Surprising find in a generic bar & grill

Mojito Skirt Steak

Billy Berks in downtown San Jose is your typical contemporary casual pub fare. Undoubtedly a popular pre-game destination, we walked in just after everyone had left to see the Sharks play.

Along with the usual macrobrews, we dug into chips + guac, buffalo wings, and calamari. All pretty typical fare although the calamari was served with two sauces, a sweet and sour, and a creamy cilantro instead of the usual cocktail/marinara combo, and the guacamole had mangoes in it. The buffalo wings were boneless, but had a really nice crisp that probably used a two-step corn starch and batter dredge that’s common in Asian cooking.

Blue Moon

Upon seeing the standard-fare menu, I decided to pick something that looked a little different, the Mojito Skirt Steak.

This was a great choice. A generous helping of nicely marinated and grilled flank steak was prepared with a wine reduction and topped with jalapeƱos cut lengthwise and fried, garnished with an diced red onion chutney and half a lime. For me this dish set Billy Berks well above the typical sports bar. The beef was perfectly cooked, and the fried jalapeƱos were spicy without being overwhelmingly hot. The frying technique also blistered the skin on the peppers a bit, which releases a lot of great flavors reminiscent of roasted green chiles from New Mexico. The lime juice perfectly offset the sweetness from the wine glaze, and the onions were mild and added a nice flavorful crunch.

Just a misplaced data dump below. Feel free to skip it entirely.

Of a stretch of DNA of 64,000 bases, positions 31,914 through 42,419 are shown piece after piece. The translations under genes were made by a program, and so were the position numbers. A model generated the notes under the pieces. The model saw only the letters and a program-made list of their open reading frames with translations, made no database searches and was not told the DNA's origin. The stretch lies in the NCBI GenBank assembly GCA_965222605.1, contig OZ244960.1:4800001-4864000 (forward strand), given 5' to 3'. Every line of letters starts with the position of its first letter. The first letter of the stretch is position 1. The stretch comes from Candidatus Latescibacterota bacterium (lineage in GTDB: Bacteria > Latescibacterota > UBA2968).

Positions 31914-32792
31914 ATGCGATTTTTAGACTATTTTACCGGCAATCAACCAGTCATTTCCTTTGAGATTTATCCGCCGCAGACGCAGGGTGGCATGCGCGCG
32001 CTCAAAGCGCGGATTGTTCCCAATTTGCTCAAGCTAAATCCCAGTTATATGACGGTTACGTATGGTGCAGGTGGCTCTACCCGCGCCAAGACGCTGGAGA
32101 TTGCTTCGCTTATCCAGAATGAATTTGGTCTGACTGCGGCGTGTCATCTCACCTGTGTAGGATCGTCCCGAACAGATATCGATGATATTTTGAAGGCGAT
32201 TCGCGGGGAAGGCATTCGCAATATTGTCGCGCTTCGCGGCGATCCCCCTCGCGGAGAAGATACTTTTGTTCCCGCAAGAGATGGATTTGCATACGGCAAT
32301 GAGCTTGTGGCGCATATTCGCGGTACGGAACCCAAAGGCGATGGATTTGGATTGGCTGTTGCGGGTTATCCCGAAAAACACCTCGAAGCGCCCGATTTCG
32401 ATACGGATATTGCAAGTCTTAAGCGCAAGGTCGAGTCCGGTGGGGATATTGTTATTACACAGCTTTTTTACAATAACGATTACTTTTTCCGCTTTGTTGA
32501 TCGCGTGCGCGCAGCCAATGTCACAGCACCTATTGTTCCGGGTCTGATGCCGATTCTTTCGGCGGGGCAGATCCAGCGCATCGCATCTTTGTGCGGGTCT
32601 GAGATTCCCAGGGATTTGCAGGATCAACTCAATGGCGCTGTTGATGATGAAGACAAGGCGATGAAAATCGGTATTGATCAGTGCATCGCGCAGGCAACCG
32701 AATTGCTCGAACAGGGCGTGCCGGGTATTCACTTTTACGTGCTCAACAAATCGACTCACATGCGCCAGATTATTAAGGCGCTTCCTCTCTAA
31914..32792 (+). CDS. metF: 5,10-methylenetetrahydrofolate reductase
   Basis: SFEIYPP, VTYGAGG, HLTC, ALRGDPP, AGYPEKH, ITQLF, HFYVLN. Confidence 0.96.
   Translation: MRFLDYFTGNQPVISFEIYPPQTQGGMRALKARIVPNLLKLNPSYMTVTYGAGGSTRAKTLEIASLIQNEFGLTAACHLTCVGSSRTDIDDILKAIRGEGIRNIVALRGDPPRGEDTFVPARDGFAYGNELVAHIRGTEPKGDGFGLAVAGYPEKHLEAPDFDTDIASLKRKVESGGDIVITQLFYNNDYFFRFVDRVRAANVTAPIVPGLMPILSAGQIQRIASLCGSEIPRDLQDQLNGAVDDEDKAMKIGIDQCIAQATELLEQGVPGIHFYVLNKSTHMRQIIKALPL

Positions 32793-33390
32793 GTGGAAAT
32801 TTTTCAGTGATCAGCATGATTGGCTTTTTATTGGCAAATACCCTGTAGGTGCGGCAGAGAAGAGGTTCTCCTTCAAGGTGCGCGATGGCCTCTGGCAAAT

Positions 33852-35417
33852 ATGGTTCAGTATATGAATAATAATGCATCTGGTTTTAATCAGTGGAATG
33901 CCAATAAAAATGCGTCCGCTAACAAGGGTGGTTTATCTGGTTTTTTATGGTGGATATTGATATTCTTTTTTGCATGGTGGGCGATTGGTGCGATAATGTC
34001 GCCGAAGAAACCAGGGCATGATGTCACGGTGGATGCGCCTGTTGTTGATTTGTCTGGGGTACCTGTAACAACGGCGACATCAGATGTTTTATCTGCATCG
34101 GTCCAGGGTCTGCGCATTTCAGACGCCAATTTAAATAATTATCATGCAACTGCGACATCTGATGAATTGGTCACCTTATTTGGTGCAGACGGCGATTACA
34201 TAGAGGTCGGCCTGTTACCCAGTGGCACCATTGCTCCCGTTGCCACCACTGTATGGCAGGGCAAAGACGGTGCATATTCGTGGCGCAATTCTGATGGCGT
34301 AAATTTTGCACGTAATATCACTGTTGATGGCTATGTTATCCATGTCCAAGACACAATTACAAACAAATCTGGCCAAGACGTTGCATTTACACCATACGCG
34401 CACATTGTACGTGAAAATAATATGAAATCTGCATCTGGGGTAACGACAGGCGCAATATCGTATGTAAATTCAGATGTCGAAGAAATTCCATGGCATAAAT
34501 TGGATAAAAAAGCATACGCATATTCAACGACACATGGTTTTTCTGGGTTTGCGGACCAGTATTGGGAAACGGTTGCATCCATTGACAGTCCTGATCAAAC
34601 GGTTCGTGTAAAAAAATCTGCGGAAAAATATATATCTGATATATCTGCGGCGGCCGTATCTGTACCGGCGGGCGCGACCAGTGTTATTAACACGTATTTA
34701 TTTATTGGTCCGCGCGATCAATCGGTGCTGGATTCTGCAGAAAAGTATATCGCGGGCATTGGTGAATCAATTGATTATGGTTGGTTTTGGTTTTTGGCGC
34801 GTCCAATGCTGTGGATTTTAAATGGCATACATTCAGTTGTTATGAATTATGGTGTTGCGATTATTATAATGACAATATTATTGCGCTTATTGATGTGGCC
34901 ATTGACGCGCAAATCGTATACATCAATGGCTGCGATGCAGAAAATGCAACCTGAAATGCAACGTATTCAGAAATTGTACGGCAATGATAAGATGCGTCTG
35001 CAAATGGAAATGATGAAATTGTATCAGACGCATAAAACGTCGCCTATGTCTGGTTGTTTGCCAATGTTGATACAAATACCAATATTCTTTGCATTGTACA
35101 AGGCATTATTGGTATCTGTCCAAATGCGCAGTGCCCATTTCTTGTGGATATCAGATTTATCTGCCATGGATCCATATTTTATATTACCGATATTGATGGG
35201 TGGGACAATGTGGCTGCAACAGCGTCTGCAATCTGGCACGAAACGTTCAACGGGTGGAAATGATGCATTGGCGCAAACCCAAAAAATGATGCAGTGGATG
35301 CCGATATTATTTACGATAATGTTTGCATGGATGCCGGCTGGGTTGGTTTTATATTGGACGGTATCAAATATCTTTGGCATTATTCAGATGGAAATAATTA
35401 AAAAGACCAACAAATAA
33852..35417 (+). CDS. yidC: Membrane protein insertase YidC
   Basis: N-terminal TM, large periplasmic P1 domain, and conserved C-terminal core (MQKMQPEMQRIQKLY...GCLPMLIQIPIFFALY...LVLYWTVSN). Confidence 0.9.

Mojito Skirt Steak

On the side I had a mushroom polenta. The polenta was nice and creamy, and not dense or gelatinous at all. It had a texture like a risotto, where the cooking liquid plus the soaked up starches create a sauce. Clearly they didn’t use the mushroom braising liquids in the polenta cooking, so the mushrooms tasted like they were added at the last minute, rather than an integral part of it.

Mushroom Polenta

Silicon Valley Sushi


A business trip to San Jose left me with few dining options at our hotel out by the airport. A coworker from the local downtown office recommended Izakaya, which was right across the street from our hotel.

First item, my coworker had to try the coquettes since she fell in love with them in Spain. I was surprised to find them on a Japanese menu. A simple savory potato filling was lightly breaded with panko crumbs and then fried. It resulted in a piping hot, moist interior, with a thin crispy exterior. The panko crumb gave a nice light and crispy texture that very different from tempura or western batters.

Japanese Croquettes

Normally I hate seafood (long story that I’ll go into another time) but suffice it to say sushi is one of the forms I seafood that I’ll eat, primarily because it lacks that fishy flavor. I didn’t get too adventurous, ordering fairly items. I was surprised to see they allowed you to order off the dinner menu at the sushi bar.

Tamago, Spicy Yellowtail Roll, Caterpillar Roll

The tamago had the usual nice texture, was still warm which meant it was fresh, and had some other flavor I couldn’t place that worked well with the sweetness. I think that mystery flavor I what added the discoloration to the dish. It was a nice take on what can often be a generic dish.

The second dish is a spicy yellowtail roll. Wonderful texture with perfectly balanced amounts of rice and fish. I didn’t think it had enough kick to be considered spicy, but delicious nonetheless.

Last up is one of my favorites, the classic BBQ eel roll with avocado, frequently called a caterpillar roll. The sauce was flavorful but light, the avocados were perfectly ripe, soft, but not yet mushy, and again the rices due a perfect backbone for the roll.